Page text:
Renault has defied union and government pressure by announcing that its factory in Flins, France, will be converted into “Europe’s leading circular economy factory dedicated to mobility”.
Workers at Flins and the nearby Choisy-le-Roi reconditioning facility will be retrained, with the aim of employing more than 3000 people at the new Flins site – which will be named the Re-Factory – by 2030.
Renault claims the renewal of the site will enable it to “benefit from a rapidly growing source of value while reaffirming its industrial footprint in France”.
However, French trade union CFDT continues to call for Renault to reconsider moving production of the Zoe to its plant in Douai, Northern France, while production of future EVs will be moved outside of the country. This includes the Dacia Spring electric city car, which is set to be imported from China.
“Renault cannot destroy production capacity in France while at the same time benefitting from state support,” the union said in a statement sent to Automotive News Europe. “We will not accept it.”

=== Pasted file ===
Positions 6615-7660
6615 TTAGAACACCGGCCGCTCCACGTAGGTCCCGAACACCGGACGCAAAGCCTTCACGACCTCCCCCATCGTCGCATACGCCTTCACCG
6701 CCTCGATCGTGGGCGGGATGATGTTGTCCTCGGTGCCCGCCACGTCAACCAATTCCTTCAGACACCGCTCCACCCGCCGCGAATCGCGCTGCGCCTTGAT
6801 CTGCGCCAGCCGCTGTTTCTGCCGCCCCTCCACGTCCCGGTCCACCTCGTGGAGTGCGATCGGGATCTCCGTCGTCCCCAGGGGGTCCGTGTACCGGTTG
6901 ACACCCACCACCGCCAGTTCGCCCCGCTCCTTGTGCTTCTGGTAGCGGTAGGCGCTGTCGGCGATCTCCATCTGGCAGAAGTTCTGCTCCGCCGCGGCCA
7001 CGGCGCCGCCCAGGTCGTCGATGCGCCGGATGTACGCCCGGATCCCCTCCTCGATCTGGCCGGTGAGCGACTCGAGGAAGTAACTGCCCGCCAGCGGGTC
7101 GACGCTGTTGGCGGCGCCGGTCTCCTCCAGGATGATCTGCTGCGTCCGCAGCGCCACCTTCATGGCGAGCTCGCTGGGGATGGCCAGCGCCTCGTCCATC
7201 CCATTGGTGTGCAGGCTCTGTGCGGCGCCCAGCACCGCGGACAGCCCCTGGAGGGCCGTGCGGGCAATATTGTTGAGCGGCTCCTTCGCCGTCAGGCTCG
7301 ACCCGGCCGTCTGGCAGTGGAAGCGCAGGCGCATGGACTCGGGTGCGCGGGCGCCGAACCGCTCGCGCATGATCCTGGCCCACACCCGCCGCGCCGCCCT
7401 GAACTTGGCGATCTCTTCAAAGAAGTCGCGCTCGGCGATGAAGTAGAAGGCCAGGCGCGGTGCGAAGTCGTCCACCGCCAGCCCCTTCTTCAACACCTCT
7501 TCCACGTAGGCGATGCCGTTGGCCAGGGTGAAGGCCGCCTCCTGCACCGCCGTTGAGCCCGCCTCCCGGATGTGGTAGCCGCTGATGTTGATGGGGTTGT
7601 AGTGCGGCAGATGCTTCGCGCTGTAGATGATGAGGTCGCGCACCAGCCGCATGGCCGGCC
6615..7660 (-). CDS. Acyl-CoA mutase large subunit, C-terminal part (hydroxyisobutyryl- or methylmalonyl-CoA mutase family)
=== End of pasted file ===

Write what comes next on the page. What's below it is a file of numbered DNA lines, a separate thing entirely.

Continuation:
Flins, near Paris, has been established as a production facility since 1952, making 20 different models. It will now be involved in projects including establishing “second life” applications for EV batteries outside of the automotive sphere.
Between 2021 and 2024, Renault claims Flins will be gradually centred around four activities, dubbed “Re-trofit, Re-energy, Re-cycle and Re-start”. This will substantially increase the firm’s ability to retrofit and recondition used vehicles, with 3D printers on site also able to produce parts that are no longer in stock.
Alongside the battery solutions work, batteries will be recycled at the plant, while a dismantling line established by 2024 is claimed to be able to breakdown and recycle 10,000 vehicles a year.
Renault chairman Jean-Dominique Senard said regarding the decision: “We are facing up to reality…we all know that the status quo is no longer possible. We need to reinvent Flins.”
The decision follows Renault announcing 4600 job cuts in France this year as part of a wide-ranging cost-saving plan, instigated due to a record first-half loss of €7.3 billion (£6.51bn).